AIG, American Internation Group, the international insurance giant was ”nationalized” in September 2008 and given an initial infusion of $85 billion in taxpayer cash.

Additional taxpayer cash was provided to AIG and at present the total amount “fronted to AIG” is at least $135 billion taxpapaer dollars.                                               

The amount “fronted” to AIG may be in excess of $180 million, it is hard to tell because the US taxpayer has not had a recent accounting of how much additional cash has been funnelled to AIG.

AIG used much of the money to pay off French & German banks who had invested in “toxic mortgage securities” or related securities sold by AIG called “Credit Default Swaps” or CDS.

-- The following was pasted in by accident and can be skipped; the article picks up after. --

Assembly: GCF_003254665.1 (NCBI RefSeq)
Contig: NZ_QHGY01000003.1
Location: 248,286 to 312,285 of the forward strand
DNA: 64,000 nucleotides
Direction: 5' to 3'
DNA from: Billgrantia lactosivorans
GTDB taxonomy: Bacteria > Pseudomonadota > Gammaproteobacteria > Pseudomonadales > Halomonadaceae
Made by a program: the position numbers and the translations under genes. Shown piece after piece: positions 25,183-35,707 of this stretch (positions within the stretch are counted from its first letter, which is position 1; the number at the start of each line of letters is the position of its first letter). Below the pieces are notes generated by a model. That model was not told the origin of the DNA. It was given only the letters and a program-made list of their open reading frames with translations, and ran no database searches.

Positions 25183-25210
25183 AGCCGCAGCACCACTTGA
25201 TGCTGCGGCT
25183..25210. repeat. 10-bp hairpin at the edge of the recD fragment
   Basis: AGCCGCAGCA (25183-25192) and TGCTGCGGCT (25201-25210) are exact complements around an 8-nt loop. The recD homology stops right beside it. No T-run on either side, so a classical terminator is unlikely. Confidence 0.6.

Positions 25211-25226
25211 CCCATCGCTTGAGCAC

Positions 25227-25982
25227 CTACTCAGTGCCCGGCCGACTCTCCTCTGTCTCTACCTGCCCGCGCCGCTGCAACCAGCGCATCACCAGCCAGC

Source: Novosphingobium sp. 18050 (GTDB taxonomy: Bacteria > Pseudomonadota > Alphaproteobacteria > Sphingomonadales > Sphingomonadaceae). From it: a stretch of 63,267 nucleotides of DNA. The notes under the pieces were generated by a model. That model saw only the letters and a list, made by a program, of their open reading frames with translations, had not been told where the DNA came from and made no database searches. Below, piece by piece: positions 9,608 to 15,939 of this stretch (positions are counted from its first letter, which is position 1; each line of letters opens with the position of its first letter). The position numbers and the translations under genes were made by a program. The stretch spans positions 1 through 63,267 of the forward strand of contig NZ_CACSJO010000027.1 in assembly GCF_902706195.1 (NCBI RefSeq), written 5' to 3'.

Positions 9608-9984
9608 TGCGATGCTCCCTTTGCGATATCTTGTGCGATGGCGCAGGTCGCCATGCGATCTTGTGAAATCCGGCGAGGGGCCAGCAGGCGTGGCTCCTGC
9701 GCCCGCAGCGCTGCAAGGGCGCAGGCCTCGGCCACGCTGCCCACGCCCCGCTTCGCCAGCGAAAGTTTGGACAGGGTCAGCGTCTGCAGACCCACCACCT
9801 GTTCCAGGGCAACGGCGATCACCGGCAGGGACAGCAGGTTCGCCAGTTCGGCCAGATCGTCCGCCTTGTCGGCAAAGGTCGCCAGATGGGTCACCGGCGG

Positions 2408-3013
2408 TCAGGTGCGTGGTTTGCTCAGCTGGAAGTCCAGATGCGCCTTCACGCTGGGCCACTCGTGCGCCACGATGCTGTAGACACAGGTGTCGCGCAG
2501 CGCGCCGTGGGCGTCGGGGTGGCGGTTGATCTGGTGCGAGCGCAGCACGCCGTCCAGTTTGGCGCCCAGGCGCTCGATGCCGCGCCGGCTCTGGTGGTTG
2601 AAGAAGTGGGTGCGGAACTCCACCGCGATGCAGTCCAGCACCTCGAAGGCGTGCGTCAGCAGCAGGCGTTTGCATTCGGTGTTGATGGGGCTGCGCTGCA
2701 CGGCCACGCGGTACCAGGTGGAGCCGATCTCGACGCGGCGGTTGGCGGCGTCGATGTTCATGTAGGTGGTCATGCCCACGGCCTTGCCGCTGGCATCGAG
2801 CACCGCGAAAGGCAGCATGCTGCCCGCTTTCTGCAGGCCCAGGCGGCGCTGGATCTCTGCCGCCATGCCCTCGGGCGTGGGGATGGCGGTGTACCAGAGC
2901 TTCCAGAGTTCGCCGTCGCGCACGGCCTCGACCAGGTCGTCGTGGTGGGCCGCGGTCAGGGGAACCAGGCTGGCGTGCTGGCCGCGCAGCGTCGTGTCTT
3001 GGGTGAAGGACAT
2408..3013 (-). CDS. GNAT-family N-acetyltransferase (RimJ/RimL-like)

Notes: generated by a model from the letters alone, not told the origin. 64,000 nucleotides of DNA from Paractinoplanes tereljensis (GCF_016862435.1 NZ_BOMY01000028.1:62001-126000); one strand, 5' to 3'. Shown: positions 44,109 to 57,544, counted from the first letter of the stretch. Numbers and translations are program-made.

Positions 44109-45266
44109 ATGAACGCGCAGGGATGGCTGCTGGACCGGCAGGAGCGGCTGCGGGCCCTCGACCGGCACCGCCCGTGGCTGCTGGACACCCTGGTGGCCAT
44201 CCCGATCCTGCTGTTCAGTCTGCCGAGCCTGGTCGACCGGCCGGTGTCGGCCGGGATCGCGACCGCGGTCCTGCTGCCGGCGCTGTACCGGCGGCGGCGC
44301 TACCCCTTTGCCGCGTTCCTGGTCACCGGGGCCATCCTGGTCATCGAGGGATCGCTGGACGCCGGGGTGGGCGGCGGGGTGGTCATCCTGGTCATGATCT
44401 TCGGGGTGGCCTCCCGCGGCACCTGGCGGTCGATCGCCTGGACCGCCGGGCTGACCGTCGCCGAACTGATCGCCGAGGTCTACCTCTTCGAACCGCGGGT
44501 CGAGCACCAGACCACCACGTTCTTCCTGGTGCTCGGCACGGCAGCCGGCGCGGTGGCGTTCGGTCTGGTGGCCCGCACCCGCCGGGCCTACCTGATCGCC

In the initial payoff, French and German banks received $36 billion in US taxpayer funds, paid through AIG by the Obama Administration. The payout to the French and German banks took place in March 2009 during the first 3 months of the Obama Administration under the direction of Obama Treasury Secretary Geithner. 

Almost $60 billion dollars of the initial US Taxpayer payout to AIG went to foreign banks.

You might remember that Neil Barofsky, the Special Inspector General for the $700 billion financial bailout, reported to Congress that the Obama Administration had mismanaged the intial payouts, resulting in billions more than necessary being paid out to foreign and US banks and brokerages.